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For Liam Neeson, watching firebrand Paisley preach was both terrifying and inspiring

By Nevin Farrell

Liam Neeson has revealed how he was awestruck by watching fellow Ballymena man Rev Ian Paisley preaching in a Gospel hall - a powerful pulpit performance that both terrified and inspired the young actor.

The 63-year-old star, who grew up in the Demesne estate in the Co Antrim town, said after watching 'The Big Man' (right) in action he thought to himself: "I'd love to be able to do that."

Neeson, in Dublin at the weekend to pick up a major acting award, said watching Paisley had an effect on him and made him think of performing... on a different kind of stage.

Said Neeson: "I went into a little gospel hall a couple of times to hear Ian Paisley preach.

"I just slipped in and - my gosh - what an orator he was. He'd put the fear of God in you.

"You could see this extraordinary performance, the charisma that he had. It was very powerful. It had an effect on me.

"At the Catholic church we tend to be a lot quieter. What reverend Ian was doing in those days was your old classic Bible thumping - fire and damnation. I remember thinking, 'I'd love to be able to do that."

In Dublin's Mansion House on Saturday night, Neeson received an Outstanding Contribution to Cinema award from Irish President Michael D Higgins at the Irish Film and Television Academy awards ceremony.

Speaking beforehand Neeson said receiving the award from his peers was "very humbling".

He added: "I am honoured and humbled to be recognised by the Irish Academy with this, especially when I am following in the footsteps of an illustrious group of Irish filmmakers before me."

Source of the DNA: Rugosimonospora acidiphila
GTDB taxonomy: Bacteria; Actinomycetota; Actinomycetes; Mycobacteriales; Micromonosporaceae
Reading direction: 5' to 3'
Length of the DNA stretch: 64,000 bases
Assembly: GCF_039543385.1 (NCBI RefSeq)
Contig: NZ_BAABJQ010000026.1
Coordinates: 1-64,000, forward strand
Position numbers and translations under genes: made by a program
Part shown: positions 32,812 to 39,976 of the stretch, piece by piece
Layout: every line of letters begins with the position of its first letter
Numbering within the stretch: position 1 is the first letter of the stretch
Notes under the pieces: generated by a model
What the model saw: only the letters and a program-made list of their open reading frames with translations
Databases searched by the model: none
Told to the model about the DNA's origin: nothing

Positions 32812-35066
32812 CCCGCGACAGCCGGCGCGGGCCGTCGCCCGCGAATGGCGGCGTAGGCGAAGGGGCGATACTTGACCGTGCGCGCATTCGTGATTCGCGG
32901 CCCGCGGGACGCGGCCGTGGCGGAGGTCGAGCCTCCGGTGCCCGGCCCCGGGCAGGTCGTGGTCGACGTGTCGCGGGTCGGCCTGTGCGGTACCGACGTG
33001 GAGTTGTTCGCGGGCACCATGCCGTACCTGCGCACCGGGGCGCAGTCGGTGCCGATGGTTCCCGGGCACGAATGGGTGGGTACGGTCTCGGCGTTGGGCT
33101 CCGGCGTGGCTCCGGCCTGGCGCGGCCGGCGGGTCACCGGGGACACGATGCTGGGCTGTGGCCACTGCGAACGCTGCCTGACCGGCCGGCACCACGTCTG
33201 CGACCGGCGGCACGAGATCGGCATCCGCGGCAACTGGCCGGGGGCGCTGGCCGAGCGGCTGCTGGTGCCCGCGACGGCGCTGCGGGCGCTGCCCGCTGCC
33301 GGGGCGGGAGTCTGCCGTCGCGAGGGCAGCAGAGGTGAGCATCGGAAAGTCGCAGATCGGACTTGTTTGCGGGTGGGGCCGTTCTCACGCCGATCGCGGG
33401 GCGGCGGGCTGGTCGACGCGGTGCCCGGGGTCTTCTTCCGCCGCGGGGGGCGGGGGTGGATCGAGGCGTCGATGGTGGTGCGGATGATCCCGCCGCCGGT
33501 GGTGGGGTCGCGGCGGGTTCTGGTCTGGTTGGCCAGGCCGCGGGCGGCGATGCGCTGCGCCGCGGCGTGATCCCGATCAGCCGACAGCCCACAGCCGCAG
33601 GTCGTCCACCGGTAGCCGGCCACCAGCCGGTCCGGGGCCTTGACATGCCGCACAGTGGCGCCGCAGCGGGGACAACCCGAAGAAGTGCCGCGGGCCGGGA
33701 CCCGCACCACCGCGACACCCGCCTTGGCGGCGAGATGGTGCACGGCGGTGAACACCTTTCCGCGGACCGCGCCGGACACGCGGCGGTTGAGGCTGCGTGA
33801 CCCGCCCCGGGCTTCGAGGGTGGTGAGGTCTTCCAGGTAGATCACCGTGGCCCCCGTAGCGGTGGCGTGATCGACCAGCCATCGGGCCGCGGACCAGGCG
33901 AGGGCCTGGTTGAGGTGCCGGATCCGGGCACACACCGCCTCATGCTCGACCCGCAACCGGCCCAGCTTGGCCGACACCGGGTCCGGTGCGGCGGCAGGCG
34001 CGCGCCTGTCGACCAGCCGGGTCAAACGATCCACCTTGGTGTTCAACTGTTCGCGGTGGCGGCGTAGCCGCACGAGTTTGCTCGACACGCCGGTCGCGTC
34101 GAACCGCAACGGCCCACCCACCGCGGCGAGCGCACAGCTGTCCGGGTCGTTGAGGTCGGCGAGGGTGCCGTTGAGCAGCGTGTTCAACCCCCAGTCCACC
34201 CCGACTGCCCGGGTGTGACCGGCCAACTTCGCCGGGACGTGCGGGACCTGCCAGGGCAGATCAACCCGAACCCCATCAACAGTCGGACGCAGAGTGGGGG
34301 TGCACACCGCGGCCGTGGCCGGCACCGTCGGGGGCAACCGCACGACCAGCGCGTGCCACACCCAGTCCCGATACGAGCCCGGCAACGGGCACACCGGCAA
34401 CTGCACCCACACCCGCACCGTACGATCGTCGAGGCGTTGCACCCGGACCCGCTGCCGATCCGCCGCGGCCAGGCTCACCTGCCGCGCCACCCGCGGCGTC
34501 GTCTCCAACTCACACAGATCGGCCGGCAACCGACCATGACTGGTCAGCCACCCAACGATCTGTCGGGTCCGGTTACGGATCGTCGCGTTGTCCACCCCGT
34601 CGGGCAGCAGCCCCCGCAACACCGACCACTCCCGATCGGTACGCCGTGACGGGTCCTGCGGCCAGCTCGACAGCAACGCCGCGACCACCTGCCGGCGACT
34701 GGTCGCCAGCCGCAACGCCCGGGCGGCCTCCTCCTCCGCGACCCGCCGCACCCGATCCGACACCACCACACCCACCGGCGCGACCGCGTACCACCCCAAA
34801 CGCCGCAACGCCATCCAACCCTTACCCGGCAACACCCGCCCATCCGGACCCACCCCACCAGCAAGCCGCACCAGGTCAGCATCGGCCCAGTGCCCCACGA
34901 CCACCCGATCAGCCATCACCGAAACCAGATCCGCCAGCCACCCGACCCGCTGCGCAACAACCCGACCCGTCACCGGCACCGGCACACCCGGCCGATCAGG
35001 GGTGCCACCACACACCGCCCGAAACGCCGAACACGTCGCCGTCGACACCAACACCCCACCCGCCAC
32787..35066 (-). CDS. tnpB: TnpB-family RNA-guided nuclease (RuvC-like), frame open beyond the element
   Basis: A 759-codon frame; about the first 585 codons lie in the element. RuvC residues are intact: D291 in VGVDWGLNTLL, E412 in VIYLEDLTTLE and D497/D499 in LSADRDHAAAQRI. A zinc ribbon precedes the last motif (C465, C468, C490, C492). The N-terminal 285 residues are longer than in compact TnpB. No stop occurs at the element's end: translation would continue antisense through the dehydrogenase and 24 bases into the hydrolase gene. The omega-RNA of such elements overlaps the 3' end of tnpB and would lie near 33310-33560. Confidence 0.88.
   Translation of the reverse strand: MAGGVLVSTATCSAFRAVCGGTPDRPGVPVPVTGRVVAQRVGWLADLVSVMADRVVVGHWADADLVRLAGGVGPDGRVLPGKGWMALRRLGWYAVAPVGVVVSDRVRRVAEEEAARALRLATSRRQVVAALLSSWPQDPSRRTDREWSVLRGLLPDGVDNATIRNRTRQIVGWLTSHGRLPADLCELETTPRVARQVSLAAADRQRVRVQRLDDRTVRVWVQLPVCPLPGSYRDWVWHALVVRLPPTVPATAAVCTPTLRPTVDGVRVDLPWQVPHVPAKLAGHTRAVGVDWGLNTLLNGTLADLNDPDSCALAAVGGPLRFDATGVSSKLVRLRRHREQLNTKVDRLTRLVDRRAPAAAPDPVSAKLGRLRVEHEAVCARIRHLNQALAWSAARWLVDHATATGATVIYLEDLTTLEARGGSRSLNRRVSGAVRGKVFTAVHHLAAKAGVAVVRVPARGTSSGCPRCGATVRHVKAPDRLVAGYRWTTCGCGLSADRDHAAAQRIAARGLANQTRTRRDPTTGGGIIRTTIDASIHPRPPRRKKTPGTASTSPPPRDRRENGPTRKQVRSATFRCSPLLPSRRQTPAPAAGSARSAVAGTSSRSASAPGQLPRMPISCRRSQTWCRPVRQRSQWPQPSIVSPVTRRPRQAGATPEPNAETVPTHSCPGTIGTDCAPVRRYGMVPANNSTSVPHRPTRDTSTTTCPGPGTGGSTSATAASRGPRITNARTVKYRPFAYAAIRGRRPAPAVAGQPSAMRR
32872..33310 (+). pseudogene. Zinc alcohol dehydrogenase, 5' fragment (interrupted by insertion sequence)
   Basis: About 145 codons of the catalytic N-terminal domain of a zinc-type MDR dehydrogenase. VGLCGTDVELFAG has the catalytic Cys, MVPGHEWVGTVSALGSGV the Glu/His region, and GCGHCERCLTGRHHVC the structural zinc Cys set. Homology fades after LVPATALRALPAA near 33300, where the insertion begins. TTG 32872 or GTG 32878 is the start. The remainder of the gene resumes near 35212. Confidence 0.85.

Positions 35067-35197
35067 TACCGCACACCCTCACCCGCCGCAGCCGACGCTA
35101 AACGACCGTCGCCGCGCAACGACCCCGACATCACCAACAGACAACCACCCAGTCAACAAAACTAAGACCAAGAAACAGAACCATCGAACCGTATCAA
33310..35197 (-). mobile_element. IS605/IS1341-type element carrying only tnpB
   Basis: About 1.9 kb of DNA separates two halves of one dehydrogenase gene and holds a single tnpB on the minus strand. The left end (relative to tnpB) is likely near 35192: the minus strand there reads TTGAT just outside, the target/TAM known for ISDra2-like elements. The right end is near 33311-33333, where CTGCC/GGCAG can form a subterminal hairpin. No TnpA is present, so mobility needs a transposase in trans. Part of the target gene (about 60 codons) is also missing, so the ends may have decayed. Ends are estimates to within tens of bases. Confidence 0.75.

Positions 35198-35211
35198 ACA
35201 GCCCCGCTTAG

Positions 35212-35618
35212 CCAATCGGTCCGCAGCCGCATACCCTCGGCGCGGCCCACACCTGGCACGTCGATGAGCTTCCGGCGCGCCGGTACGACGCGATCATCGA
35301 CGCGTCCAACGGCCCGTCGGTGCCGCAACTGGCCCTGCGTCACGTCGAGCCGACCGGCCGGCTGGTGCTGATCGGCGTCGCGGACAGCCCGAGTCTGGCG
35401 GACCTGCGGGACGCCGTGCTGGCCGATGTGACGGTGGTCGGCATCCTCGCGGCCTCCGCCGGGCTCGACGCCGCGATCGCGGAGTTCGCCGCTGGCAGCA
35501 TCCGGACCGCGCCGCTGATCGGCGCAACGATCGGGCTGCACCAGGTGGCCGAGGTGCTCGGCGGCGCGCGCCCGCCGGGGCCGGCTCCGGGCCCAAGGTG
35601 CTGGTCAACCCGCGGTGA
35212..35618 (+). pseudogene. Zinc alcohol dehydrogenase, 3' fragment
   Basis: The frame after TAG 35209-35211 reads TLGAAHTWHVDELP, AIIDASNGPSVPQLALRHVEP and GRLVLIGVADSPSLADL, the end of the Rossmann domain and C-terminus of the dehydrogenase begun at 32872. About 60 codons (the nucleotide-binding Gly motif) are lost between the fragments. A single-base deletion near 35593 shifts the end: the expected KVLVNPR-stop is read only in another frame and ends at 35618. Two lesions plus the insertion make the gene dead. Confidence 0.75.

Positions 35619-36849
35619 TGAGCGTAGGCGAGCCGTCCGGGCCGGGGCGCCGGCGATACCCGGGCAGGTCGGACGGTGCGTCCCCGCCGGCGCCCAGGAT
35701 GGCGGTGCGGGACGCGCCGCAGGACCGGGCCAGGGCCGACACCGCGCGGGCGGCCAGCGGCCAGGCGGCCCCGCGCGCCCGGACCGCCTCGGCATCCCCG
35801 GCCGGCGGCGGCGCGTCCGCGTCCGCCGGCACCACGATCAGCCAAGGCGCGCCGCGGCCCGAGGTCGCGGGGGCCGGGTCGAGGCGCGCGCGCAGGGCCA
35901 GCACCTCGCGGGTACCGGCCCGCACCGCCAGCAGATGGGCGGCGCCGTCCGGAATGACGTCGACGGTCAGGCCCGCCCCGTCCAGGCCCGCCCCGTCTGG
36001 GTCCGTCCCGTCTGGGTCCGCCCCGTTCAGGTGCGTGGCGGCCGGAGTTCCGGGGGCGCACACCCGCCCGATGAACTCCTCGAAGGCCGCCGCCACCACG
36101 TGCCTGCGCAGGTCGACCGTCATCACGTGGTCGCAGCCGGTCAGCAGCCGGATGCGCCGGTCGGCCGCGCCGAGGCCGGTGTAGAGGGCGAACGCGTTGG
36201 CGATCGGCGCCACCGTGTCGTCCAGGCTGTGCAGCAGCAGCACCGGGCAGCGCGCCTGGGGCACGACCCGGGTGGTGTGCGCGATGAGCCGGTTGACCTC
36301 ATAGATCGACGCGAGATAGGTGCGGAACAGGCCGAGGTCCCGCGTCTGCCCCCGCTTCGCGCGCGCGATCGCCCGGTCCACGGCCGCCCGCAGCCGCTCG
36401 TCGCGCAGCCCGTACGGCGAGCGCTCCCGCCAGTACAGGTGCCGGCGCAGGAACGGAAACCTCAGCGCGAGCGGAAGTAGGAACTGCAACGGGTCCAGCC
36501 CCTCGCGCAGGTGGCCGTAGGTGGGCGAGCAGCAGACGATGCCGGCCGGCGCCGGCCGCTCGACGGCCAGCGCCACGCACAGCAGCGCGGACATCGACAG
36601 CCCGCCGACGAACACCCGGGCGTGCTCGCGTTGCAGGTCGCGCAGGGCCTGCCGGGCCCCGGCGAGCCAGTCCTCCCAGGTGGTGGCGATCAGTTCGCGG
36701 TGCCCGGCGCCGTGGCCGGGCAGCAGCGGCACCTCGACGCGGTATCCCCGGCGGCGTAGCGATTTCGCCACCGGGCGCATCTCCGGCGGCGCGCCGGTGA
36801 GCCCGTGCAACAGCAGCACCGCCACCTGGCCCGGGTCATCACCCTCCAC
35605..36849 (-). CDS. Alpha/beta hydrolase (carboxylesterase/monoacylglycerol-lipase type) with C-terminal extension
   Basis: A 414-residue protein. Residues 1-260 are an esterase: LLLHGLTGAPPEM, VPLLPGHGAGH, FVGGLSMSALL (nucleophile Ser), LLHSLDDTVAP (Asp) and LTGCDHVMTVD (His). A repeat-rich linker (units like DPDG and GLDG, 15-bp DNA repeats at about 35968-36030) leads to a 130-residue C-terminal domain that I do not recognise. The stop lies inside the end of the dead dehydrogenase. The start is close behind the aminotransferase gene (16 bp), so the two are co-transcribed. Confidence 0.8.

Dressed head to toe in a black suit with a black shirt and black shoes, Neeson was a big hit on the red carpet on the way into the awards. He happily signed autographs for fans and posed for photos, even posing as movie tough guy Bryan Mills who Neeson plays in the blockbuster Taken series.

Neeson also told the Irish Times of his unusual preparation for the Michael Collins biopic, in which he played the Irish revolutionary leader.

"Certainly with Collins there was wonderful research to be done and I got to know members of his family," said Neeson.

"I had two buttons from his uniform (which) I wore around my neck for the shooting - just little talismans. And I actually touched his blood.

"Someone, it must have been a member of his family, had a letter that was folded up in his pocket when he was shot and there were blood stains on it."

And Neeson revealed how his love of boxing meant he was able to take on the fight scenes in Taken.

He said he approached the film's writer and said: "I know you're obviously not thinking of me, but just to let you know, I'm an amateur boxer and I'd love to get the chance to do something like this.

"The next thing you know I was offered it.

"It was three months in Paris fight-training every day, so I was like a kid in a toy shop, having a field day."

He said he loves to get home and said: "I'm a very proud Irishman and I'm also a very proud Ulsterman."

Belfast Telegraph


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